Our webinar Plankton Genomics: Multidisciplinary data mining to assess plankton distributions took place on 23 April 2021, and it was attended by more than 70 participants. It was an opportunity for the Blue-Cloud consortium to present the Plankton Genomics demonstrator, which is developing a Virtual Lab to showcase a deep assessment of plankton distributions by mining data across biomolecular, imaging and environmental domains.
- Discovering the Plankton Genomics demonstrator
- Q&A from the session
- Watch the recordings and download the slides
Webinar objectives and introduction
The webinar was moderated by Sara Pittonet Gaiarin, Senior Project Manager at Trust-IT Services and Blue-Cloud coordinator, who provided an overview of the Blue-Cloud project, its thematic Virtual Research Environments and the objectives of the webinar. She also highlighted the potential brought by Blue-Cloud to the European Open Science environment in terms of FAIR data, interoperable marine-community services and the development of the Blue-Cloud strategic roadmap to 2030.
Tara Ocean expedition and its use in Blue-Cloud
She was followed by Stéphane Pesant, Senior Marine Biology Curator at EMBL-EBI. He continued the presentation introducing the global Tara Oceans expedition, conducted from 2009 to 2013 to investigate the role of plankton ecosystems, which represents 60% of the biomass in the global ocean, in the context of climate change. Two main groups of analysis were conducted during the expedition, using ocean instruments to collect and analyse samples:
- High Throughput Sequencing (HTS) which has the twofold objective of studying single cell and genomics organism, and community DNA and RNA.
- High Throughput Imaging (HTI) used to analyse plankton organisms in their full spectrum.
1st Notebook - Discovery of known and unknown genetic entities
Pavla Debeljak, Researcher at Sorbonne Université, presented the state of the art of the Plankton Genomics demonstrator: the dataset used to build it, is composed by metagenomics (total environmental DNA) and metatranscriptomic (total environmental RNA), coming from the data collected from the Tara Oceans expedition. As only half of the Tara Oceans data are known, the majority of plankton genomics information is still unknown and the current common practice is to discard all the data which are not classifiable. Hence, in order to overcome this aspect, the main goal of the plankton genomics demonstrator is to develop two notebooks:
- The first one aims to discover the unknown biodiversity from unassigned genetic signals, in comparison with known biodiversity, and the environmental context.
- The second one plans to model the habitat and biogeography of the unknown biodiversity.
In particular, Debeljak showed examples of the 1st notebook with practical applications, such as the comparison of known and unknown metagenomic sequences of picoplankton; correlation between MetaG and MetaT data for Nanoplankton in surface waters; exploration of knowns and unknowns by sampling site and environmental parameters.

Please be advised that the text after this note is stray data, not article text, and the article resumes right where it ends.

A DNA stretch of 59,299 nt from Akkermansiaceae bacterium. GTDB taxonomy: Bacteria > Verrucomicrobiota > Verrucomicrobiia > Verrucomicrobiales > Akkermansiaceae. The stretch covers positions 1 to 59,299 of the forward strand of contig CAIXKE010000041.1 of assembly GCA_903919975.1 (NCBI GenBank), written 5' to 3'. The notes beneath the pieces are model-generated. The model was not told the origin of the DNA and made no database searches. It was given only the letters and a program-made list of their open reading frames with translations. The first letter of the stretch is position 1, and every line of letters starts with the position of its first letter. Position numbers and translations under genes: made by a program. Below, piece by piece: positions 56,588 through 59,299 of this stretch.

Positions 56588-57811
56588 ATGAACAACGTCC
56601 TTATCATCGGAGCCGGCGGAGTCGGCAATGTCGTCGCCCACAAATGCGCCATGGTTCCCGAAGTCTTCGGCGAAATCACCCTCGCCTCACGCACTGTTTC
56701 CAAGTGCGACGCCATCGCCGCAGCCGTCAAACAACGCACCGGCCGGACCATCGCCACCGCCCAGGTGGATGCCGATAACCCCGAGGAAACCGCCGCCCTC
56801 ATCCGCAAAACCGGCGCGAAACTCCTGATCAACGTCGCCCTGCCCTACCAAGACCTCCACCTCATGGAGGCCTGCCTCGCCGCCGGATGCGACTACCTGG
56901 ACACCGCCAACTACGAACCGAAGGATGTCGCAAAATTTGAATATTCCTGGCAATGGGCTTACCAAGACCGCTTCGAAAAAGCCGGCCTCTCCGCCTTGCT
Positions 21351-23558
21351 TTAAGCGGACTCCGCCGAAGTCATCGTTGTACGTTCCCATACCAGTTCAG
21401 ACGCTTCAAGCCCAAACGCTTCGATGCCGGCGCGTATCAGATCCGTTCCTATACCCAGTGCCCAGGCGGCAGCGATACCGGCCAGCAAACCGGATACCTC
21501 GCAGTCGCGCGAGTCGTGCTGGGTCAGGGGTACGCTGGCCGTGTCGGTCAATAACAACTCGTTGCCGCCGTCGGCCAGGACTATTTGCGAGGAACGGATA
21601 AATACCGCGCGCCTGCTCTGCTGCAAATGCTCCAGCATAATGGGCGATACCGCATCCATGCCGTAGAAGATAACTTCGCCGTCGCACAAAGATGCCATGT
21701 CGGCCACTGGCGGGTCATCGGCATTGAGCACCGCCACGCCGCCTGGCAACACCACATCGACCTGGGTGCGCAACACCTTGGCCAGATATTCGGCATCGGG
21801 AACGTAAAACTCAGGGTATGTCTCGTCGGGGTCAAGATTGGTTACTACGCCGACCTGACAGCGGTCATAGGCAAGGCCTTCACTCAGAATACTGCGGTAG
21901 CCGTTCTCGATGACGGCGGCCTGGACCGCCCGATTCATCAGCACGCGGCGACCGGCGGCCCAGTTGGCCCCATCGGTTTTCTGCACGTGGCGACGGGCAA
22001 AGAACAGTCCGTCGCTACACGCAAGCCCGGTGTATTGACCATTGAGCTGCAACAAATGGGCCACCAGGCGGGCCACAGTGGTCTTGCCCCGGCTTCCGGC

2nd Notebook - Next steps: extrapolation to unsampled parts of the ocean
The last speaker was Jean-Olivier Irisson, Computational Ecologist at Sorbonne Université, who provided an overview of the 2nd notebook and outlined the next steps of the Plankton Genomics demonstrator development, focussing on extrapolation to unsampled parts of the ocean. The main goal of the 2nd notebook is to extract information from the open ocean and not only from Tara Oceans as they are coming from local stations and do not cover the entire available dataset. This is going to be performed through habitat modelling.
In addition, the plankton genomics demonstrator is going to bring possible innovations in predicting multiple entities simultaneously, exploiting the knowledge about their relative concentrations and using deep learning to better summarise the environmental context.
Below we have collected some of the most relevant questions and answers from the Q&A session.
- Is this only a training tool? Or can analysis tools be offered and eventually implemented on computing capacity?
- All Blue-Cloud demos are live tools open for public use. The Plankton Genomics Virtual Lab is not public yet but will be in June 2021.
- Considering the AI work, are there any "tasks" that can be of particular interest to propose for a challenge (in the mediterranean sea for example)?
- Yes, but there will be few stations if we restrict it to the Mediterranean Sea (and Pacific) within 200 nm of coasts.
- Do the next steps also include the possibiity to have more diverse time periods / variations / seasonality for models?
- Yes, but at a seasonal level. It is not possible to have more because of the lack of data and the fact that plankton reacts to longer term conditions than just the local ones.